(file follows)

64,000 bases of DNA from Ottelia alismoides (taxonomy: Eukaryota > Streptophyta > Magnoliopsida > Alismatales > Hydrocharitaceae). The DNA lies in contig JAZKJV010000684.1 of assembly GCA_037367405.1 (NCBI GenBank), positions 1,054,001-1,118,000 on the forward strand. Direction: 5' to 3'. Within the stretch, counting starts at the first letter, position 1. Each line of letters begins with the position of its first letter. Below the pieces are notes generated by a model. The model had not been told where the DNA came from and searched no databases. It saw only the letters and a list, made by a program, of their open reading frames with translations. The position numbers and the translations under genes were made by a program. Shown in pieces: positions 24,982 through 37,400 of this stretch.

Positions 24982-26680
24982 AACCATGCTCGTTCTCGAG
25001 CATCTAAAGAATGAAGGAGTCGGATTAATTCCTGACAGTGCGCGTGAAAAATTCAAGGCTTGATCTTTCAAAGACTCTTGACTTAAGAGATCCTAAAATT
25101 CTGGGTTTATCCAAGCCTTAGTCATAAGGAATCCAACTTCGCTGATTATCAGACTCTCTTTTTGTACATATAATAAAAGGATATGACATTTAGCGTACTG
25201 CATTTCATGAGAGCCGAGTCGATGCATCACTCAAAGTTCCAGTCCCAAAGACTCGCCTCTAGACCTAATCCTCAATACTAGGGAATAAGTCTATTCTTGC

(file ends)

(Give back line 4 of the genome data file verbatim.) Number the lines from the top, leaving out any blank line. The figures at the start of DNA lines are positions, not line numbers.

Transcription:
25001 CATCTAAAGAATGAAGGAGTCGGATTAATTCCTGACAGTGCGCGTGAAAAATTCAAGGCTTGATCTTTCAAAGACTCTTGACTTAAGAGATCCTAAAATT